Grace in Practice #2: Grace and Law Are Right Behind You

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By Jeff Liddle. 

In his book Grace in Practice, Paul Zahl gives us a systematic view of grace and law in our everyday lives, asserting that grace is behind every lasting transformation that takes place in our lives and that law is behind every clash, every hurt, every problem in our relationships with other people. When I first read this I balked a little. People will often exaggerate or tweak the truth a bit to support their main thesis or to make a point. Surely, I thought, things cannot be that simple. But while I still think this is probably an oversimplification, as I reflected on this idea I became more and more convinced that yes, actually, grace and law are indeed everywhere. I began to notice things in my own life, in books I had read, and in other’s lives. I began to notice that the concept of “grace versus law” illuminates many of our experiences, and is, in many ways, the underlying dynamic of our relationships with other people. That dynamic, more specifically, is this: grace enlivens and lifts up; law depresses and incites. 

Just consider how many times you’ve felt judged by someone. Or felt that you didn’t measure up to some standard or other . This is law. Non-acceptance. Judgment. The typical response to this ranges from rebellion and noncompliance to depression and guilt. These are hardly transformative attitudes. Now think about the times that someone else’s actions have truly moved you. These actions were most likely born of grace. One-way love. Grace transforms where the law brings stagnation.

And grace and law are everywhere. Think about a girl who starves herself because society demands she look a certain way to be beautiful. Or a husband who is always trying to “change” his wife either directly or through passive-aggressive behavior. Or a parent demanding This is law, a judgment that you are not good enough as you are. Go back and reread Steve Bell’s blog post from July 20th (and his most recent one too, though that one was intentionally about grace) and you’ll see that his story is about grace and law. Quick judgment versus undeserved respect. Steve, in both of his blog posts, describes how he was moved by grace. Grace transforms and lifts up.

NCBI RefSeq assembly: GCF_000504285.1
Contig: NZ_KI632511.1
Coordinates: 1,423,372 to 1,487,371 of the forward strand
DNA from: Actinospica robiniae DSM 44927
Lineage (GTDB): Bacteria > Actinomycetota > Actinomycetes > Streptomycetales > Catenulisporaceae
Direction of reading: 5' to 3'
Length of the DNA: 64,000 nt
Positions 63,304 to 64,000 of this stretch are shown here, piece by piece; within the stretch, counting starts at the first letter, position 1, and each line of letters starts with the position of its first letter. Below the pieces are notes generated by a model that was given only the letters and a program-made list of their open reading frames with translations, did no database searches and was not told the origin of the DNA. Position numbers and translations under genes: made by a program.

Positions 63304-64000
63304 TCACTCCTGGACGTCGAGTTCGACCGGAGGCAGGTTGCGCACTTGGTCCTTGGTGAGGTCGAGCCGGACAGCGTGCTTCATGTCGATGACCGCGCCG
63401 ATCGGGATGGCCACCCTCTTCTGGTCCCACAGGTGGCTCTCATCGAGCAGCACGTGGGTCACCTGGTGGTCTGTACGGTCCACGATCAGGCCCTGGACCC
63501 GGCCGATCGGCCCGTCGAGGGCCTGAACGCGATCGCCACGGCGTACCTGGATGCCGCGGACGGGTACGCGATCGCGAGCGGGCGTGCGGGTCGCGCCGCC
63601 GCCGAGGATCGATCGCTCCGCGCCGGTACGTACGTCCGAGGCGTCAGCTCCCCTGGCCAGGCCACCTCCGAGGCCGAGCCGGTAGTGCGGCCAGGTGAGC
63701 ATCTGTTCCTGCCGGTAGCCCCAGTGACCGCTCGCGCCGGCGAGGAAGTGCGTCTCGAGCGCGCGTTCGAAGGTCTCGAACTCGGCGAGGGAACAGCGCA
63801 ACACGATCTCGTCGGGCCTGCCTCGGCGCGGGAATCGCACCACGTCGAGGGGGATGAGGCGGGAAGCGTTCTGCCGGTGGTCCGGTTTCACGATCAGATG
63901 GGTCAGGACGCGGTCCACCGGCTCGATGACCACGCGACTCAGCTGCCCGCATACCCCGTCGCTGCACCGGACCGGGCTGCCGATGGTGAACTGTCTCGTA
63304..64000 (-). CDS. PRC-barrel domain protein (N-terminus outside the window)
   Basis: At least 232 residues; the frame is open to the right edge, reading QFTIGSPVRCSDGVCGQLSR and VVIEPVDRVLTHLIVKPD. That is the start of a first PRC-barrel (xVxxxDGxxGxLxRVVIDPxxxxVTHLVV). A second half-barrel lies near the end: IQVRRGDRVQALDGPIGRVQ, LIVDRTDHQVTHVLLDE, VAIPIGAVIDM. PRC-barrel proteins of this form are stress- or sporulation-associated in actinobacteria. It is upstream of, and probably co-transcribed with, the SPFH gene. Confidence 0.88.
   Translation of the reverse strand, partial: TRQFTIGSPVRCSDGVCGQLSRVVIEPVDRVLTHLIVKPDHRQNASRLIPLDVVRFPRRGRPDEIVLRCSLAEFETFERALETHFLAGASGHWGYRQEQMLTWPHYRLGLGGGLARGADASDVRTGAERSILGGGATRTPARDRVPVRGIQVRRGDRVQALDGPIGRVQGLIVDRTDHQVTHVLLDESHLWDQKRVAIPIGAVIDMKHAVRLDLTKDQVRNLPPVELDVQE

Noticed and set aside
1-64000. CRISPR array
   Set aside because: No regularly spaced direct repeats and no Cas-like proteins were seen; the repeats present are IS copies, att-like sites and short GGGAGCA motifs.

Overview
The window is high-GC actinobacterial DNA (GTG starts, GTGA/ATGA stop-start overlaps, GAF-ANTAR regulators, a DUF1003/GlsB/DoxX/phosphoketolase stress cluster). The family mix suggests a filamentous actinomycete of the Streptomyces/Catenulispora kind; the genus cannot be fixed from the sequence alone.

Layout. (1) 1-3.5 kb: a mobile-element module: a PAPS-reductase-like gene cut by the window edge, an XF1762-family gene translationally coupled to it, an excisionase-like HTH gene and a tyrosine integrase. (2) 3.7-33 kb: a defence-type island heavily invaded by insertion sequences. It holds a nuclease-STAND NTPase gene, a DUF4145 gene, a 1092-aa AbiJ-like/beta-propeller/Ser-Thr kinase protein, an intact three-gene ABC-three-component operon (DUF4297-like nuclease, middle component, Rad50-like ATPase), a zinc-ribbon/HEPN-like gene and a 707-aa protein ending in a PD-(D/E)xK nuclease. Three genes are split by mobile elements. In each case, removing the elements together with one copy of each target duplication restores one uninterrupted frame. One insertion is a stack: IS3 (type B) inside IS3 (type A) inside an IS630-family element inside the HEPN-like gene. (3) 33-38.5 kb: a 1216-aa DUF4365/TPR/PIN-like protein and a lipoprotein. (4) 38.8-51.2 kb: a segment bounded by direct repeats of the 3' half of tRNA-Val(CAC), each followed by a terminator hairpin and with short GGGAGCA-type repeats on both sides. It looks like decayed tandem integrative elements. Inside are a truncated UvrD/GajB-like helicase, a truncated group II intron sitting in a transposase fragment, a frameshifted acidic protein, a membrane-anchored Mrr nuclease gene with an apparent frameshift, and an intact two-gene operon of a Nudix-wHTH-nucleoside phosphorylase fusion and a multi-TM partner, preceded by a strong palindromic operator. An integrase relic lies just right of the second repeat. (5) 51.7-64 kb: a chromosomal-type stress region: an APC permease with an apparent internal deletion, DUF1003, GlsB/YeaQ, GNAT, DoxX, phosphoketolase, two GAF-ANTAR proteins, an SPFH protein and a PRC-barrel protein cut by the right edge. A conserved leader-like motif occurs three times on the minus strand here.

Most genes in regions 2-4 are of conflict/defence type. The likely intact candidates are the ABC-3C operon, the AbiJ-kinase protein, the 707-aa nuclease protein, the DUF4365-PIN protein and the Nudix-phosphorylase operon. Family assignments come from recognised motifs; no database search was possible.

In my own life I have noticed the dynamic of grace versus law in trivial things as well as more substantive things. For a trivial example, one morning at a local coffee shop that asks for cash if the purchase is under $5, I found myself without any cash. The manager simply said to just take the coffee, not to worry about it, and that I could pay for it the next time I stopped in. This was a small act of grace, but guess what? It actually made me want to stop in and pay later. Now, I normally pay for coffee and everything, because the law demands it, but it’s not like I enjoy paying for it. Grace motivates where the law fails to motivate.

A more important place where I noticed the power of grace is my marriage. If not for grace, good marriages would be impossible. We are flawed people in a broken world. How could two people possibly have such an intimate, unique relationship? Only through grace. Emma, my wife, has shown me grace again and again in our marriage. This results in a certain type of freedom: I am free to be myself. It’s a wonderful thing.  I know I am loved. Sometimes people who emphasize grace “too much” are accused of giving people license to sin and do whatever they want (i.e. antinomianism – more on this later). But here’s the thing: the grace that Emma shows me does not result in me thinking, “Ya, Emma will love me no matter what, so I’m gonna go crazy and do whatever I want when I want!” It instead makes me want to be a better husband, to extend grace in return, to learn to love more like God loves. 

Contrast this with a law-based approach, say, Emma handing me a formal list of demands that I must follow in our marriage. Even if the demands were all good things to do (e.g. love me, respect me, communicate better, don’t leave empty cereal boxes on the counter, etc.), the very fact that they are “demands” will cause me to rebel. (You may object that no one actually gives other people a list of demands like that; while it is probably true that no one gives out a physical list, I suspect that much of the time we keep some sort of similar mental list either consciously or subconsciously and that this comes out in our words and actions.) Once again we see that grace transforms while law incites the opposite of what it intends. 

To sum up:

Grace and law are everywhere. Be on the lookout.

Grace enlivens and lifts up, while law depresses and incites. How have you seen this play out in your life?

Up next: Grace is Difficult, Law is Easy 

 

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